Regional Integration in South Asia

Trends, Challenges and Prospects

image of Regional Integration in South Asia

Regional Integration in South Asia: Trends, Challenges and Prospects presents an objective assessment of trade and economic co-operation among South Asian nations and highlights policy issues to foster regional integration. The analyses presented in this volume go beyond the usual discussions on trade-in-goods to provide insightful perspectives on potential new areas of co-operation, emerging challenges, and country-specific views on regional and bilateral trade co-operation issues.

Written by influential analysts and researchers, the volume’s 24 chapters include perspectives from Bangladesh, India, Maldives, Nepal, Pakistan and Sri Lanka, and examinations of new areas of co-operation such as investment, regional supply chains, energy and cross-border transport networks.



The Way Forward on Tariffs, Non-tariff Barriers, SAFTA, Bilateral Free Trade Agreements: The Case Study of Sri Lanka

The forces of globalisation have led to the freer movement of goods, services and capital (if not labour) across borders. Even though South Asia continues to be the least integrated region in the global economy, considerable liberalisation in trade in goods, services and investment flows has nevertheless taken place. Among the South Asian countries, Sri Lanka stands out as an early liberaliser, since it initiated economic reforms in 1977. Much of this liberalisation today is not only taking place multilaterally under the World Trade Organization (WTO), but regionally and bilaterally. It is also apparent that, in parallel with lowering of tariff barriers, more opaque non-tariff barriers (NTBs)/measures have emerged as the main ‘behind the border’ instrument restricting the free flow of goods and services.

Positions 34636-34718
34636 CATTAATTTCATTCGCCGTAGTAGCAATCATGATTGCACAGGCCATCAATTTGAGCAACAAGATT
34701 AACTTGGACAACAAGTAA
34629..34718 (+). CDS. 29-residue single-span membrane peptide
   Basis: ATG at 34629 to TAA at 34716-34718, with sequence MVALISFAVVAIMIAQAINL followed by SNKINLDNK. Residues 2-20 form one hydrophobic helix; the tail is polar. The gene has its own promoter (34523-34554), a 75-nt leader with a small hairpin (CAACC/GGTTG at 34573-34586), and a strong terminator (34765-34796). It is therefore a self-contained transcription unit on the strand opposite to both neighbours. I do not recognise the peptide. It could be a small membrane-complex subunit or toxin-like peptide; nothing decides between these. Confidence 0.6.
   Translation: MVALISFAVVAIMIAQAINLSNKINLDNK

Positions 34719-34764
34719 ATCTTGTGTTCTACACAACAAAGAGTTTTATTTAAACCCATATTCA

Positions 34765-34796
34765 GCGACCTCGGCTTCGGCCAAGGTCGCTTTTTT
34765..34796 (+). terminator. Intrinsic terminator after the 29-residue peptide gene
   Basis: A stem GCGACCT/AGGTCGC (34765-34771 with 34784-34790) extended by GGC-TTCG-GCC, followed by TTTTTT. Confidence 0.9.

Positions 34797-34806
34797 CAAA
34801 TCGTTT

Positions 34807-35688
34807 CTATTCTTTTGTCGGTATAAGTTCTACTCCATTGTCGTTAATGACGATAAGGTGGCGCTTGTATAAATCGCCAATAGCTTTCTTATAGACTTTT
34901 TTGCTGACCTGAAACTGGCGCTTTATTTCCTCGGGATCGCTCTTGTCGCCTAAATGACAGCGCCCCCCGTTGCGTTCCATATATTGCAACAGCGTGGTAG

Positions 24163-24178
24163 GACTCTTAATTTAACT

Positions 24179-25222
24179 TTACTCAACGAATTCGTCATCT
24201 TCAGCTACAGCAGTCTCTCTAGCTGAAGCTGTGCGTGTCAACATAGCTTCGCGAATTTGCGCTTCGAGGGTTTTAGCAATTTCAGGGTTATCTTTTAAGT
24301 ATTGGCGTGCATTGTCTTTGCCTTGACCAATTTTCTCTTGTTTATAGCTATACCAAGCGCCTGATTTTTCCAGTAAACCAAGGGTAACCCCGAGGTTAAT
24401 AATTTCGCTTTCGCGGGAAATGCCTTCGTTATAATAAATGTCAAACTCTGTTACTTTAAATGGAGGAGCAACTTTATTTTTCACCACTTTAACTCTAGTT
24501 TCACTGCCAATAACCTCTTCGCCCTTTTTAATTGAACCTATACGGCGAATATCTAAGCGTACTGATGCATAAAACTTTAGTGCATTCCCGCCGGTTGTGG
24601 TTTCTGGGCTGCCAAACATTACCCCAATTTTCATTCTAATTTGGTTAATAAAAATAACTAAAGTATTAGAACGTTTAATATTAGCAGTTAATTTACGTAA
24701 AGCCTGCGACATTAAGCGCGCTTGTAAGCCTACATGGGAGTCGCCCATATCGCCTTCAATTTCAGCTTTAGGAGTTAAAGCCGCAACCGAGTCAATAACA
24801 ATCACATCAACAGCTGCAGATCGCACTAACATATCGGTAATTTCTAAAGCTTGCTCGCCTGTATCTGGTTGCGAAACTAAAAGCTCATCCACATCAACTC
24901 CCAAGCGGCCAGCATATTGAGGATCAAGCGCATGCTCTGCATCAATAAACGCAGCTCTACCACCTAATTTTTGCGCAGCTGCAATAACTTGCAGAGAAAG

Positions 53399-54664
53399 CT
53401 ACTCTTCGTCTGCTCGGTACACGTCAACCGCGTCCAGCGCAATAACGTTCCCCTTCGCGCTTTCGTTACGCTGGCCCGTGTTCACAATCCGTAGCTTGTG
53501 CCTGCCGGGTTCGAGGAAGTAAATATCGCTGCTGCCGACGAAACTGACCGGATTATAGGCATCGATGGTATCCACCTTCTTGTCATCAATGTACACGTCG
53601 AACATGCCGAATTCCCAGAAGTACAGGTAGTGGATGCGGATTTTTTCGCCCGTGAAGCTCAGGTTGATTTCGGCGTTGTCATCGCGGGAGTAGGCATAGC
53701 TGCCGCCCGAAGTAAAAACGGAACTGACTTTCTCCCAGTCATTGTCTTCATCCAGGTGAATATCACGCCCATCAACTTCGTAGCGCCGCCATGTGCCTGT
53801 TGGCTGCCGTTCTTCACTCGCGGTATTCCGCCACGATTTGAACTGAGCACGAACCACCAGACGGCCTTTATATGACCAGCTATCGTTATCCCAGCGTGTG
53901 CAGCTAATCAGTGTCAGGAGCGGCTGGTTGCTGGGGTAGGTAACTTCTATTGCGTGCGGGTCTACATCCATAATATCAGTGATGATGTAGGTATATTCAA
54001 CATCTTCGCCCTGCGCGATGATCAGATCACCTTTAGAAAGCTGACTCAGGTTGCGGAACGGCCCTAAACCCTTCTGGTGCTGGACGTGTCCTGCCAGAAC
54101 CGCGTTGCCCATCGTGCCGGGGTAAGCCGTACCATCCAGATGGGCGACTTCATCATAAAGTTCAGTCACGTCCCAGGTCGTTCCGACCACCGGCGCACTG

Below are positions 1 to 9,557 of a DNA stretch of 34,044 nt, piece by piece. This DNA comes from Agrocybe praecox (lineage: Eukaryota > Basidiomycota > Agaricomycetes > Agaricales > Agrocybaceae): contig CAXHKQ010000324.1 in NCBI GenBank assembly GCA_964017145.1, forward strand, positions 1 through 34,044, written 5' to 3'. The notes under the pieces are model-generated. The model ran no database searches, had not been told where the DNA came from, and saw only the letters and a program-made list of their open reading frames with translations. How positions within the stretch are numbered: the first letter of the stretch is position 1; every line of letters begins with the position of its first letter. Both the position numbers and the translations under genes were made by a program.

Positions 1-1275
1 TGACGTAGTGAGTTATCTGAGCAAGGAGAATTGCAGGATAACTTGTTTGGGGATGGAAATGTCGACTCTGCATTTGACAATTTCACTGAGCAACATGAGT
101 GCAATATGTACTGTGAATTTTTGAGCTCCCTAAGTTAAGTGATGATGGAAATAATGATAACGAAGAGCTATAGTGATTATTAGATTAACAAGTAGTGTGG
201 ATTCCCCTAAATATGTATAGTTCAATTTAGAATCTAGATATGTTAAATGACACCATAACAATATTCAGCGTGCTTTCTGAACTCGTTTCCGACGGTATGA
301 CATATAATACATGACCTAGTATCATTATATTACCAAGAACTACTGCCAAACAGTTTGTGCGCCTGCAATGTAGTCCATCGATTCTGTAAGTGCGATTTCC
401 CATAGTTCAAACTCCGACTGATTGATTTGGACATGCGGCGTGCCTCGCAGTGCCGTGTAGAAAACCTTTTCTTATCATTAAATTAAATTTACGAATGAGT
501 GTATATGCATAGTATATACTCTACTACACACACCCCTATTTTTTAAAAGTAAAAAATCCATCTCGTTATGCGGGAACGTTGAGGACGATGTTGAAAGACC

This is a required field
Please enter a valid email address
Approval was a Success
Invalid data
An Error Occurred
Approval was partially successful, following selected items could not be processed due to error